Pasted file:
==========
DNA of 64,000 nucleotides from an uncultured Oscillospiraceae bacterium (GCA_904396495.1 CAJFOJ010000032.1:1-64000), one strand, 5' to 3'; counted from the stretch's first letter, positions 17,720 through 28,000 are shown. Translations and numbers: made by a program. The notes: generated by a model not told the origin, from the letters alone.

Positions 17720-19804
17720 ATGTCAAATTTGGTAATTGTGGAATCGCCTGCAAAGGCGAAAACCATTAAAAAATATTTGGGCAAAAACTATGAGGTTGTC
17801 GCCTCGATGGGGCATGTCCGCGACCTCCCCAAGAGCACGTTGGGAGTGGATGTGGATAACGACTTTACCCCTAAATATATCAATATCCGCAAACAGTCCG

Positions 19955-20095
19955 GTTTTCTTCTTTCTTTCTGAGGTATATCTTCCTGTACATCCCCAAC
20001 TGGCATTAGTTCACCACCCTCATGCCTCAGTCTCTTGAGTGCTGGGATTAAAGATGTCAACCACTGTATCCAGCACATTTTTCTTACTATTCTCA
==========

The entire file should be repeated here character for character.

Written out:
DNA of 64,000 nucleotides from an uncultured Oscillospiraceae bacterium (GCA_904396495.1 CAJFOJ010000032.1:1-64000), one strand, 5' to 3'; counted from the stretch's first letter, positions 17,720 through 28,000 are shown. Translations and numbers: made by a program. The notes: generated by a model not told the origin, from the letters alone.

Positions 17720-19804
17720 ATGTCAAATTTGGTAATTGTGGAATCGCCTGCAAAGGCGAAAACCATTAAAAAATATTTGGGCAAAAACTATGAGGTTGTC
17801 GCCTCGATGGGGCATGTCCGCGACCTCCCCAAGAGCACGTTGGGAGTGGATGTGGATAACGACTTTACCCCTAAATATATCAATATCCGCAAACAGTCCG

Positions 19955-20095
19955 GTTTTCTTCTTTCTTTCTGAGGTATATCTTCCTGTACATCCCCAAC
20001 TGGCATTAGTTCACCACCCTCATGCCTCAGTCTCTTGAGTGCTGGGATTAAAGATGTCAACCACTGTATCCAGCACATTTTTCTTACTATTCTCA